by Dave Owen | September 26, 2017
On September 25, a group of Member Scholars from the Center for Progressive Reform (CPR) submitted comments on the Trump administration's proposed rollback of the "waters of the United States" rule (technically, the rollback rule has been issued by EPA and the U.S. Army Corps of Engineers, but its support within those agencies comes only from the Trump administration's political appointees). The proposed rule addresses the scope of federal jurisdiction under the Clean Water Act – which means, in non-legal terms,
Baltimore Sun Op-Ed: Preparing for Hurricanes Should Not Fall to Ratepayers
by Matt Shudtz | September 20, 2017
This op-ed originally ran in the Baltimore Sun. The full scope of the heartbreaking devastation wrought by hurricanes Harvey and Irma — the human, economic and environmental toll — may not be completely understood for years. As we do what we can to help the victims, it is also time to think about how we can prepare for the inevitable here in Baltimore. After all, Baltimore floods more than most other cities in the United States and gets little help
Senate to Hold Confirmation Hearing on Another Round of Industry-Friendly EPA Nominees
by Matt Shudtz | September 19, 2017
UPDATE: The Senate Committee on Environment and Public Works has rescheduled the confirmation hearing originally slated for Wednesday, September 20. The committee now plans to hold the hearing on Wednesday, October 4. Three influential EPA offices – the Offices of Air, Water, and Chemical Safety and Pollution Prevention – share a common attribute. Each is at the center of a defining battle over its future. What is the future of climate regulation at EPA? How will the agency define "waters of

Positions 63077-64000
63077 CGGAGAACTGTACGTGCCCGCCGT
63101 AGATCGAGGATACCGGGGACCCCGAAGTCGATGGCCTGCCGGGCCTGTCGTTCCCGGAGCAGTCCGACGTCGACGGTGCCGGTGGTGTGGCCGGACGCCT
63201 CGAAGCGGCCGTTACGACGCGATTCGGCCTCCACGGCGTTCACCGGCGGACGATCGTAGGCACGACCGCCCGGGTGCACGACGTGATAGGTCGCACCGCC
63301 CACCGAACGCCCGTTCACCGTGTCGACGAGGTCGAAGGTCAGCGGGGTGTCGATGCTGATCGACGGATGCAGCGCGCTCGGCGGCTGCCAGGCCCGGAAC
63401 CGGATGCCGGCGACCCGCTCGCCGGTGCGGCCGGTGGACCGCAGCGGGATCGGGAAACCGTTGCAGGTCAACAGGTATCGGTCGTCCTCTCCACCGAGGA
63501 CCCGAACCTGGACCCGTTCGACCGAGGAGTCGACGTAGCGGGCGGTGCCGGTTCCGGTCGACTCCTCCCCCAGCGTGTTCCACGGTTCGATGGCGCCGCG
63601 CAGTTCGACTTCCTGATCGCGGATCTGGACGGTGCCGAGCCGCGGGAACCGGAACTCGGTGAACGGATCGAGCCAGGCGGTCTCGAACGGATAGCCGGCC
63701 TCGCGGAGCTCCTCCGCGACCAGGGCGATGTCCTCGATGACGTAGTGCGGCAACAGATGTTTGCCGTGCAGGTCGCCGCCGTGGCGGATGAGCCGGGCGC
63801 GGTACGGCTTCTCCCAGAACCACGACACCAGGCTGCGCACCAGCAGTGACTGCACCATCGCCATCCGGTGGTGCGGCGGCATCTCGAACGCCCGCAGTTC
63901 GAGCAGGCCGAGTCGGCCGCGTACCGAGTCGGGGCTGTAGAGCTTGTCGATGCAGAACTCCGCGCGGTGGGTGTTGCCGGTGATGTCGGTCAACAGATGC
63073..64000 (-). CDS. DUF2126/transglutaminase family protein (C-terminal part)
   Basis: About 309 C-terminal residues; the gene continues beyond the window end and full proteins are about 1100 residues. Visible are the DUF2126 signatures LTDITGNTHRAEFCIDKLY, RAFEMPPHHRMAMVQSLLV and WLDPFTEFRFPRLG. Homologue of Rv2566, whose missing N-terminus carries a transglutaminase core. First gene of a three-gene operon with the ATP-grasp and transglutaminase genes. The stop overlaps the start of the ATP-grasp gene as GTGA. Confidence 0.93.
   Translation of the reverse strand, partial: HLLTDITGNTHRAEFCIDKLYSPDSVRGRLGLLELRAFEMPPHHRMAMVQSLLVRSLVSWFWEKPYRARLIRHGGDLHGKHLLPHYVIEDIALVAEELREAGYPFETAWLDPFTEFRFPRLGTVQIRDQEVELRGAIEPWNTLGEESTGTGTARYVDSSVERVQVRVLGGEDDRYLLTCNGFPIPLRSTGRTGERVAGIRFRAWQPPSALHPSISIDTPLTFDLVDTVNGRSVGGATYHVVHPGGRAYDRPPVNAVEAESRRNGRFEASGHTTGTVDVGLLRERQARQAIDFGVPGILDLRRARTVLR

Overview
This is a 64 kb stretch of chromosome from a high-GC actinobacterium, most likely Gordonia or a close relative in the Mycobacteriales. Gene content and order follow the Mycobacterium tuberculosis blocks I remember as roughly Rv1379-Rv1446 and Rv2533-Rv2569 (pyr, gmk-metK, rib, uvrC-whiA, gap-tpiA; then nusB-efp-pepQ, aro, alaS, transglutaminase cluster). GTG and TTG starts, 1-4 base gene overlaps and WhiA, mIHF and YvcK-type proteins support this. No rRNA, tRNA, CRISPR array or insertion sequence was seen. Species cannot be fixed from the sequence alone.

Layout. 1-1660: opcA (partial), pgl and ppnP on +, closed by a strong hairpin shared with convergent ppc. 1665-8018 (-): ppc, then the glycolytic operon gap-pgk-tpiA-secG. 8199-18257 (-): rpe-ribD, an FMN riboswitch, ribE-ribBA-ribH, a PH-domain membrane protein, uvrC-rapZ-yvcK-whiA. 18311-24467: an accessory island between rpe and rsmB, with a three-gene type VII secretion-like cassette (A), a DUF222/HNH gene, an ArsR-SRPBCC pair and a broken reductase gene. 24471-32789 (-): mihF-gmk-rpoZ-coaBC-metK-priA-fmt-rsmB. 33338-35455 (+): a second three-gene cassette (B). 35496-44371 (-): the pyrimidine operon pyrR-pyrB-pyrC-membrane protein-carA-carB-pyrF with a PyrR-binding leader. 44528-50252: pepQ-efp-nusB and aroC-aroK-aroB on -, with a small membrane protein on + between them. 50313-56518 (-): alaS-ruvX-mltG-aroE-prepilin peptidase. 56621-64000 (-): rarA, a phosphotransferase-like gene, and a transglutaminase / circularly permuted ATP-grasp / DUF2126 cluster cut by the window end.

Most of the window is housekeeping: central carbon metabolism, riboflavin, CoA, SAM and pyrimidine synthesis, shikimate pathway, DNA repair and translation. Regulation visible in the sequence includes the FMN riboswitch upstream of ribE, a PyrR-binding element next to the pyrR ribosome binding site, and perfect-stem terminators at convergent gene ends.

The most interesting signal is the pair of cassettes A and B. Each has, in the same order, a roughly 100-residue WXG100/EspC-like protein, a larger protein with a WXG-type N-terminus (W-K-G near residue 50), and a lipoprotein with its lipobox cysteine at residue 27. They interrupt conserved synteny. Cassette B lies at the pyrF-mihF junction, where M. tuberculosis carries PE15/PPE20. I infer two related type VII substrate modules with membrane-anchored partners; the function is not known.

No Job and No Paycheck After Harvey and Irma
by Katie Tracy | September 15, 2017
In the wake of Hurricanes Harvey and Irma, thousands of Texans and Floridians are out of work, some indefinitely. Without knowing when their employers might reopen for business (if at all) , many are uncertain how they're going to afford their next meal or purchase basic necessities, much less repair their damaged homes and property. At the same time, monthly bills are coming due. Vice News recently shared one Houston family’s gripping story of how Harvey has devastated them financially.
You Are No Theodore Roosevelt
Last month, Secretary of the Interior Ryan Zinke submitted his long-anticipated report to President Trump that recommends dismantling and looting some of America's treasured monuments and antiquities. (This was interesting timing, given that the president stood firmly behind the preservation of some other, far less-cherished monuments.) In anticipation of the report, Theodore Roosevelt IV, the 26th president's great-grandson, wrote a letter to the editor in the Houston Chronicle telling Zinke that his actions have failed to live up to the legacy